How many of you out there wake up excited for Monday morning at the office, looking forward to the work week? In my current job, Monday mornings are saved and consequently made bearable by a nice hard run,  in the balmy twenty degree weather that seems to be never ending. When I come inside from that run, a big warm welcome from my dog, a nice shower, and a cup of coffee make the beginning of the week not so bad after all!

And tonight, when I arrived home, I had a little pre-dinner snack of Saga Blue Brie on a piece of crusty bread with a glass of white port and all felt ok in the world! There's nothing like some blue cheese and a nice glass of port to put a smile on one's face.

Seeing as the goal of my blog is not just to educate you about the sorts of recipes one can prepare with cheese, it is also to inform you about the various purveyors in and around the five boroughs and beyond, and well a whole lot of other cheese related musings; I thought today we would talk about my trip this past weekend to East Village Cheese where I purchased the above mentioned blue.

Before we delve into this week's experience, lets go over the basics on East Village Cheese --

It's located on Third Avenue between Ninth and Tenth streets and has some of the best bargains you will find on cheese in Manhattan. The first time I went in there, I thought, how is it possible, they are selling 4oz logs of goat cheese for one dollar instead of the standard average of $2.69 to $4.99. I didn't get it! Then I wondered if the price meant that the quality was lacking and well that first trip, I did not find any red flags. However, in subsequent trips, I had very differing experiences with the quality of the cheese there. I have learned in all my trips there, what I find to be trustworthy and will always be a good bet. That is the information I hope to share with you here.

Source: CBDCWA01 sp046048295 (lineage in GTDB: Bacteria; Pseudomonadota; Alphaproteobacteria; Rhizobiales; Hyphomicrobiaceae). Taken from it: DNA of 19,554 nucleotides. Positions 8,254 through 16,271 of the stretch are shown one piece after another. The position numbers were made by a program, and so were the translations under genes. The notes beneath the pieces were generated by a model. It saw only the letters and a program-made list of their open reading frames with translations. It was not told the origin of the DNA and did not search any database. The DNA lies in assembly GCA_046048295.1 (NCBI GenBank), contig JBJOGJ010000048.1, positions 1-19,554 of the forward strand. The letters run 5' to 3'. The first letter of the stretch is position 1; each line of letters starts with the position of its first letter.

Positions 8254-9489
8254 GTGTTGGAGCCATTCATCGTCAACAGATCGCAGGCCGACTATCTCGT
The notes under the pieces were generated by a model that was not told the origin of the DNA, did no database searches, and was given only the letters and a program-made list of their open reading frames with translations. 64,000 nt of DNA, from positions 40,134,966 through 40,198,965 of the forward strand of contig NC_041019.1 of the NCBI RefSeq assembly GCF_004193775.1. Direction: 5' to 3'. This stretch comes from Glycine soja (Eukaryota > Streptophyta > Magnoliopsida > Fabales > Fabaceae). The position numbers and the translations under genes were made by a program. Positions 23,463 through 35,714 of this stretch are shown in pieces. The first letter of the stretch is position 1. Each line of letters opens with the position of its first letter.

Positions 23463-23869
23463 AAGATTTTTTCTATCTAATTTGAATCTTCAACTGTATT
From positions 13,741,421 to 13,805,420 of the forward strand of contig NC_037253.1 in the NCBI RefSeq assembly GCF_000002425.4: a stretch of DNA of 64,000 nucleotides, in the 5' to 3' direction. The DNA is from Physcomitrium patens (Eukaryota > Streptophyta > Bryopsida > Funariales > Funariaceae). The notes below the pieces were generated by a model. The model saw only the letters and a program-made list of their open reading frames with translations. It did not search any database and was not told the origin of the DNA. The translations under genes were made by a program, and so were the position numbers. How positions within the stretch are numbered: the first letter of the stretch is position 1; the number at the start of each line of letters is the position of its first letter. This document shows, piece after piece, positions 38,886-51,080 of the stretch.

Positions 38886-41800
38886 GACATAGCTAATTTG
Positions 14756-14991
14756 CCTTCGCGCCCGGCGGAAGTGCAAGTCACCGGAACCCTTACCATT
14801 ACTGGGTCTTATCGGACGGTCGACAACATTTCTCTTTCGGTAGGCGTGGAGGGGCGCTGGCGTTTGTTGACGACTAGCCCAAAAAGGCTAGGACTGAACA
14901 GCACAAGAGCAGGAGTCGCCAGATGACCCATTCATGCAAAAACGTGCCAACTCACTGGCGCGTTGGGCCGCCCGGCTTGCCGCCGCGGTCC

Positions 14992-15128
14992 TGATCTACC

One last thing to know about East Village Cheese,  this is not the sort of place where you will find artisanal, handcrafted cheeses, this is the place where you will find mass produced cheeses that we're all familiar with, granted, they could come in interesting variations such as Argentinean Parmesans. However, this is totally the place to go if you are having a lot of people over and you don't want to break the bank on a really expensive cheese selection, but remember to bring cash, they don't take cards.

Ok on to my pointers:

1. East Village cheese has all these interesting sounding ingredients that are added to normal cheeses and although they sound fascinating, they tend to not be particularly successful. I remember once I tried I believe a blue cheese that had some wine in it. How could you go wrong there right? Wine and cheese rolled into one? But it was too sweet for one to eat more than one small taste.
2. In the same line as ingredients, do not go for your regular cheese with an unusual origin, typically not the best!
3. I like to think that the packaged ingredients in the front tend to be more reliable for the most part, hey they are already packaged right?
4. So I recommend, go with things you know, like their aged gruyere is always good, as are their goudas, and bries definitely.

It is definitely your recession proof cheese store.
Go on in, buy yourself some of the $3.99 a lb aged gruyere and a few other treats and marvel at how you spent nothing in comparison to other stores! Isn't that exciting being in a city of full of pricier cheese stores??!?